In the United States, tax day this year is 17 April. The normal deadline of 15 April falls on a Saturday, and Monday 16 April is a holiday in the District of Columbia. You therefore have a 2-day extension to file your return.
I don’t pretend to be an accountant, nor can I recall providing the voice for one. I would never offer advice about income tax except to say that you can claim a refund this year of a telephone excise tax. I leave my tax return in the hands of my very capable CPA.
I was thinking about my CPA today because I wouldn’t ask him his professional opinion of my tax situation without expecting to compensate him for his time. I wouldn’t think a lawyer would help me with a legal scenario if I didn’t pay that person. I created my first web site but paid professional software engineers to develop the current site. When I take my car for service, I expect that I will be charged for any diagnostic work by the technicians. In any professional situation that I can think about, I would think that I needed to compensate the person who is spending their time to provide me with the value of their experience and education.
However, I have observed that people who hope to enter the voice-over profession don’t seem to have the same thought process. I have received countless requests from newcomers who ask me to evaluate their demo and/or give them personal guidance about their career. I give all of them the same answer: No.
My stance on this subject and, indeed, in writing this post, may seem a bit harsh, especially when compared with my other writing and my overall helpful and encouraging attitude. I’m grateful for my experience and training in voice-over, and I have shared information on my web site and blog. Anything that I would say to a new talent about a demo would be only my opinion. Another voice-over actor could hear the same demo and give conflicting advice. Inevitably, the talent would want to incorporate some suggestions and would expect the person giving the suggestions to review the changes. I tell the aspiring voice talent that they really need to work with a reputable voice-over coach who could help them craft and tune a demo so that it is the very best presentation of their skills and abilities.
One thought that I have never shared with aspiring talent is this:
If I personally assisted everyone who asked for my help,
I would never have time to do any work of my own.
I’m running a business. While I feel that part of my mission on earth is to help people in pursuing their passion for voice-over and living their dream lives, all the good feelings in the world don’t pay my mortgage. Among all the people who have asked for demo critiques over the years, I remember only 1 person who offered to pay me for my time and knowledge.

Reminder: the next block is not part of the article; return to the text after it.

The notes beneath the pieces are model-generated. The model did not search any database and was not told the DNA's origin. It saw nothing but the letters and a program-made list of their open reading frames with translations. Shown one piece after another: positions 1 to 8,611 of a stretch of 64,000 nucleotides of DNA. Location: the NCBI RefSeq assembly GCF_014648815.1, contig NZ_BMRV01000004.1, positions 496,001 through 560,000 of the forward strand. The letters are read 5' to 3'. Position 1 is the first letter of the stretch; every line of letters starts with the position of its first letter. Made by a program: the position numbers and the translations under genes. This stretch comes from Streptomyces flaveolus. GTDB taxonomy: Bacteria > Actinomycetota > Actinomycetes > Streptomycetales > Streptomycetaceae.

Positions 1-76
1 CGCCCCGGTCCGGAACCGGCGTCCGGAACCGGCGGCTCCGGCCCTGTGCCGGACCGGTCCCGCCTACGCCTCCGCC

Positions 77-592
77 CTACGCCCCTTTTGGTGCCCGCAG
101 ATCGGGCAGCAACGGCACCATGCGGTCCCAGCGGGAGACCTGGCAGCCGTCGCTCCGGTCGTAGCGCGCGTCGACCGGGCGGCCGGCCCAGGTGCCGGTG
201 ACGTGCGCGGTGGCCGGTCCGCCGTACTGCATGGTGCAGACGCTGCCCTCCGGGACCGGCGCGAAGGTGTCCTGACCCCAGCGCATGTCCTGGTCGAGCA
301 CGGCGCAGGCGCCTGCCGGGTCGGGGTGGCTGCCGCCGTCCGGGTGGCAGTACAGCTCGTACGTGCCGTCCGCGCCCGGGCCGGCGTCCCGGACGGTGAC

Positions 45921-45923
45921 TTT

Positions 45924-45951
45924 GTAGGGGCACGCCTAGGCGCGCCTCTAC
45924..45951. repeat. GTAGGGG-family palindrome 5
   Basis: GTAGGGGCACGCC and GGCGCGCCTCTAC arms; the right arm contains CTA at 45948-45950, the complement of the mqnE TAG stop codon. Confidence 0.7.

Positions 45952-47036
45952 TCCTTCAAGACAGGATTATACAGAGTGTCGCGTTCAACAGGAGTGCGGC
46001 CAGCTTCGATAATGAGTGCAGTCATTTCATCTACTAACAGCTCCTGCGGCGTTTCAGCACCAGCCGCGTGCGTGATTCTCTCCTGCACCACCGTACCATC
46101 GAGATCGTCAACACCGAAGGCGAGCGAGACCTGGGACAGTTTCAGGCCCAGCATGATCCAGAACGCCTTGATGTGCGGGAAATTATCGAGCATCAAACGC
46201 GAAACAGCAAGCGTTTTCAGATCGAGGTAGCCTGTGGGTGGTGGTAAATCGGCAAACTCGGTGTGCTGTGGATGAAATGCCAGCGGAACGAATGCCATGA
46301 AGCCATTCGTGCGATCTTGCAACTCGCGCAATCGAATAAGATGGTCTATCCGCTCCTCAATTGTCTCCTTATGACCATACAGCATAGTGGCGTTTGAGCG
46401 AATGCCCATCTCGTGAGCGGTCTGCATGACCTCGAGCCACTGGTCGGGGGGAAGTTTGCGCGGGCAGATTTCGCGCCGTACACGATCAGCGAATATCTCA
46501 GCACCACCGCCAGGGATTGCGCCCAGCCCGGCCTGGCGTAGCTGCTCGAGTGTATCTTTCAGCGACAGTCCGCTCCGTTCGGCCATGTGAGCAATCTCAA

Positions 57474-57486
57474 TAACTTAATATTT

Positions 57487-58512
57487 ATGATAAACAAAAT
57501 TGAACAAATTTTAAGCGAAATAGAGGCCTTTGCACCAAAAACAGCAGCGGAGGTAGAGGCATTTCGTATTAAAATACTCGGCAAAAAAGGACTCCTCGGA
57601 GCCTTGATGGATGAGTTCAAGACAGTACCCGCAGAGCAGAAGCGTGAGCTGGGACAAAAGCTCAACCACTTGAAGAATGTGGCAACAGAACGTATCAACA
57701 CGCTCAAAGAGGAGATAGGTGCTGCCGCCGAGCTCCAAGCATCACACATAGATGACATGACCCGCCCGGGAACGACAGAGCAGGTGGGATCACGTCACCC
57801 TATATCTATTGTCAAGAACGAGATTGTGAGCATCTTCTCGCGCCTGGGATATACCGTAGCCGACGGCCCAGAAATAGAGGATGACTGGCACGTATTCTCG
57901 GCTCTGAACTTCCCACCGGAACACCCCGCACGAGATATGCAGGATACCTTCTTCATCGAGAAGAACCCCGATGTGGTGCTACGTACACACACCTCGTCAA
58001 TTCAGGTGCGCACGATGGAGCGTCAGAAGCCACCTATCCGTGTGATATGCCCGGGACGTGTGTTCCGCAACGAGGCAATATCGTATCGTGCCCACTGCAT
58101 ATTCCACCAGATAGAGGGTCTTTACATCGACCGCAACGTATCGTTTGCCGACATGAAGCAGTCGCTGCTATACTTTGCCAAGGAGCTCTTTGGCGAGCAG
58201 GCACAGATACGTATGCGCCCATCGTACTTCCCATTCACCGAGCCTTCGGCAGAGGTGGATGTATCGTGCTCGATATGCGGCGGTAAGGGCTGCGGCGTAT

Newcomers to the voice-over industry seem to have the notion that voice-over is not a business. They call me and send me e-mails whenever it is convenient for them, including the person who called at 10pm one Saturday night and the person who awakened me in Paris at 4am. Both just wanted to ask how to get started in voice-over. Since I love working in voice-over and have provided so much helpful information on my web site and this blog, almost everyone who has contacted me seems to expect me to provide personal instruction simply for the joy of being helpful.
These people do not realize that more is involved with a voice-over career than just talking. In the time that it would take to listen to a demo and write comments back to someone who expects my free advice, I could do any number of things that would move my business forward, such as research or contact prospects, write a blog entry, practice recording, learn something new about my software, or submit an audition.
A cardinal rule of marketing is to remember your audience and answer the question “What’s in it for me?” Those who have approached me with requests for demo critiques and advice about their careers have not addressed that question. Until such time as I start coaching people on a individual basis for a fee, I will hold to my policy of turning down requests for demo critiques and personal advice on voice-over careers. I hope that readers of my blog find useful advice and much-needed encouragement in my entries.
If you want a free opinion of your demo, some of the voice talent on www.vo-bb.com will evaluate your demo in one of the forums. Be patient if you post a demo or marketing materials there as the voice talent are professionals who must first take care of their own business. Read and abide by the critique forum rules. While it isn’t a rule, I would also suggest that you express your thanks to anyone who responds to you. Finally, I think that if you’re asking for professional advice, you should be willing and prepared to provide compensation for the assistance that you receive.
Since I started this post by writing about taxes, just remember that you have to work in order to gain income. Much of your work in a voice-over career is going to be in managing the business aspects of the job, which starts with your good demo. I recommend that you consult only a few trusted advisors in whom you have confidence; otherwise, you can get too much input and spend too much time perfecting your demo and not enough time marketing it.